This is great. My dad and I moved to NYC in the early '80's form Montanna. I know we got lost a couple times. Going back and visiting, I've taken the wrong train, been the one, looking at the map on the wall, hoping I didn't look too touristy while keeping an eye on both sisters as they try to rap or play bongos with some street kid.
I miss the city, I miss Washington Square park, and the smells (some of them). I even miss those white things looking for trouble :).
This piece really brought me back. Now I need to make a trip. Thank you Gail.
Your story does make me laugh. My first day I was trying to find my way to Battery Park. I somehow ended up on the weekend train to Brooklyn and then had to catch a crosstown train to the one I wanted. As I was sitting there a woman asked me if this was the train to City Hall. I didn't say "lady, I'm not sure where I am going let alone where this train stops."
I've been to New York a thousand times and I always get lost. My daughter says I have something lacking...she never does, never has. Enjoy your stay.
Don't be afraid to get your feet a little wet can be a good thing.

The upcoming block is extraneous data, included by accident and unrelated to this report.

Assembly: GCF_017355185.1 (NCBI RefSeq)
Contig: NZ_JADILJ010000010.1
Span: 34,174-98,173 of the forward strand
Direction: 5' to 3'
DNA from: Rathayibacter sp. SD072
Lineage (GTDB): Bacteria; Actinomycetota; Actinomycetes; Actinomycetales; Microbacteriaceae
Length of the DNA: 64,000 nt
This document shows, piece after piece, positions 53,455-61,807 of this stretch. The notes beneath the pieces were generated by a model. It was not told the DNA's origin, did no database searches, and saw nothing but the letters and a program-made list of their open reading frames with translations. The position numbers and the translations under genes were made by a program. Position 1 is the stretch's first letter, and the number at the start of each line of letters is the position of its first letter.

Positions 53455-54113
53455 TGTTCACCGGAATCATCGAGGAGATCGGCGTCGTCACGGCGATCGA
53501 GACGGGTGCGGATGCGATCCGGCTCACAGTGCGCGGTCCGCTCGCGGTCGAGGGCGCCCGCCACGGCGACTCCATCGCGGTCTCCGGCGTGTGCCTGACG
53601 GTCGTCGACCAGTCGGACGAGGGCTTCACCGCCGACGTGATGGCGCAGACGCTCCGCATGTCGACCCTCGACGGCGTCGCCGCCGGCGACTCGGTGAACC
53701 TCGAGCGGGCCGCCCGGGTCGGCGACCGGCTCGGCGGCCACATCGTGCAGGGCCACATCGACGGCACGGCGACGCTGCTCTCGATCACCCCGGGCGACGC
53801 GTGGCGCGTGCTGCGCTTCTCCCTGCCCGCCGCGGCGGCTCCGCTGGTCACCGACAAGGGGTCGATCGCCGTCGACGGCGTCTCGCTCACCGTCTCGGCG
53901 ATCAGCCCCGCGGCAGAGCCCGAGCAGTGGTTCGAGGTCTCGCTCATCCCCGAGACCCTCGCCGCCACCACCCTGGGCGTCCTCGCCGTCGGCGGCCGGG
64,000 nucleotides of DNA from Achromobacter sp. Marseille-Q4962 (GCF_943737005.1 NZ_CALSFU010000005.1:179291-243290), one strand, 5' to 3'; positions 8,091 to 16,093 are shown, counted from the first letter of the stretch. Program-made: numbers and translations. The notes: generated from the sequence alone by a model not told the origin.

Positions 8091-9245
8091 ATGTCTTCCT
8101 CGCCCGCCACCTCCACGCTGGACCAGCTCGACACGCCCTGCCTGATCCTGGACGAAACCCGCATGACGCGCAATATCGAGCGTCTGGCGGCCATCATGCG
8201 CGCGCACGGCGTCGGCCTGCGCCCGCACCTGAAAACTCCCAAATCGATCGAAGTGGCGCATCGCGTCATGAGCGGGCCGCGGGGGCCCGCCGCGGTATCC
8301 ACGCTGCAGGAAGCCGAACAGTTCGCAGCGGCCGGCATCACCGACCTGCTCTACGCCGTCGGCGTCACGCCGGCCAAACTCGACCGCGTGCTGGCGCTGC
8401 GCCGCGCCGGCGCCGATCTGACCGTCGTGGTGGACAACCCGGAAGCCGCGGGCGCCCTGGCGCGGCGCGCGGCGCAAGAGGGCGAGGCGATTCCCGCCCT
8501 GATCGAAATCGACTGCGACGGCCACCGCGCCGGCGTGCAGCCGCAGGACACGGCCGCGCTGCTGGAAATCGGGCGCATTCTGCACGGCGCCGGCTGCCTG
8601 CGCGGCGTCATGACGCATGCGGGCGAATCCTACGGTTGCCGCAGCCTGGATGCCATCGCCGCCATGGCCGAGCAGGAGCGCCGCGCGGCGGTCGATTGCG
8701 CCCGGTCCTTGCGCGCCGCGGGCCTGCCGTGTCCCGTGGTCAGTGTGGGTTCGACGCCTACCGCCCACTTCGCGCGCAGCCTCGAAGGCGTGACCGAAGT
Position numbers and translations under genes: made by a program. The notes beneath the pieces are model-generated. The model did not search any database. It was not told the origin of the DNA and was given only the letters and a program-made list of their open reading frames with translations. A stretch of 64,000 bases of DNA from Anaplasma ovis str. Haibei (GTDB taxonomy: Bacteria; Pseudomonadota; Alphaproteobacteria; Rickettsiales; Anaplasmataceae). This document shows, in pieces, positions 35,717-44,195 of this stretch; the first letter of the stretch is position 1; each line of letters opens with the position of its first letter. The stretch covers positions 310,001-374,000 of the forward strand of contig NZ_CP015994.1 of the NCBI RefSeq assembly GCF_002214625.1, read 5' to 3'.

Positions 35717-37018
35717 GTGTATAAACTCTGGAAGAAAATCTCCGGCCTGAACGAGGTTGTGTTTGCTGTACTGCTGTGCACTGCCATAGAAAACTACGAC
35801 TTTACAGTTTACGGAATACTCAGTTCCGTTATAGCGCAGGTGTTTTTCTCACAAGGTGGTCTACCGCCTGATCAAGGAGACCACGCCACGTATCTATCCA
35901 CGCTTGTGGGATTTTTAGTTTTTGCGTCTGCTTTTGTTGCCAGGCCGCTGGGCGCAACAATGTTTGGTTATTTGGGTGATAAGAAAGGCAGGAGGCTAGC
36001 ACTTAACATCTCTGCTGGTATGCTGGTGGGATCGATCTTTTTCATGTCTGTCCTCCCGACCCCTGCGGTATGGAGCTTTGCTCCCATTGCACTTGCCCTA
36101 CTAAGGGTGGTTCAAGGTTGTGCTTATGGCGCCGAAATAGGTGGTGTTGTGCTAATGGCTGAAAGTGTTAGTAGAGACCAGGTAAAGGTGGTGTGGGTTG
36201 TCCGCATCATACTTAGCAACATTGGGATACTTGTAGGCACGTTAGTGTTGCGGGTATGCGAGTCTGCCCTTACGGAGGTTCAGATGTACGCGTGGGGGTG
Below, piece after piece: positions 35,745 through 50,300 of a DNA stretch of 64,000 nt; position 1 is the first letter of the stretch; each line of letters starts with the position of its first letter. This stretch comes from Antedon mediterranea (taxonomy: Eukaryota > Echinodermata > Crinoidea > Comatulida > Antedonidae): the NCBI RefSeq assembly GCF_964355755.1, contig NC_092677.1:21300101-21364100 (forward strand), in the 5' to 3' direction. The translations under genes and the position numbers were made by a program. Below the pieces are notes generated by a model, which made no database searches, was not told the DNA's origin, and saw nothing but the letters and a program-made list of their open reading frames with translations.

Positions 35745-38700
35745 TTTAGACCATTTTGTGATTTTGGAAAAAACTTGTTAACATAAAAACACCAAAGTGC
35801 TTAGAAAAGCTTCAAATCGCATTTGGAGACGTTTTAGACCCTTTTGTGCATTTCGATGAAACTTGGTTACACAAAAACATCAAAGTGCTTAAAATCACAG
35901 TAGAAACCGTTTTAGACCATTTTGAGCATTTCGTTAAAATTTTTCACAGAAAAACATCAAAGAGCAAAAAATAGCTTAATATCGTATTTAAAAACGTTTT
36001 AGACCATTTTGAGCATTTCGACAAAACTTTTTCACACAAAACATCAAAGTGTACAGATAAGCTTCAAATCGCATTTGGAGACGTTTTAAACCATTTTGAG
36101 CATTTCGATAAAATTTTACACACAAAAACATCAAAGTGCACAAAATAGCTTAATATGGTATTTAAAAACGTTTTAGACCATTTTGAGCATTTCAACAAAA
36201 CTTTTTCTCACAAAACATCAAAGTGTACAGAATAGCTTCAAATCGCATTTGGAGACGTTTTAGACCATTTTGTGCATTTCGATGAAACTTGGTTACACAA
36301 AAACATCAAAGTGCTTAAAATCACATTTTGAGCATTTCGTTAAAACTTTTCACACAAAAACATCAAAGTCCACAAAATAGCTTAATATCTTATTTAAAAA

Lea~Yes, you are, aren't you. And a lot happening there from what I gather on the FB grapevine.
Oroyoki~I love what getting lost shows me. And you're right, it's allin the letting go.
Kit~Not TRULY lost. So true.
Gabby~I have it on good authority, the Port Authority actually, that NY does in fact use tax payers money to rearrange itself while we are disoriented underground.
Dirndl~ Actually I adore the meltingpottishness of NY. There's a part of me that was delighted and amused. So they don't sell tickets anymore...hmmm. My tale was foolish enough without that insight!
Fusun~ Maybe my most favorite city in the world!
JOan~ Thank you. I was thoroughly enjoying it at the time.
Mary~ We share this, the cab drivers. I have had jaw dropping encounters in cabs. Always a wonder isn't it.
Cranky~ That is true but perhaps I would have preferred the sight of you swooping to save me.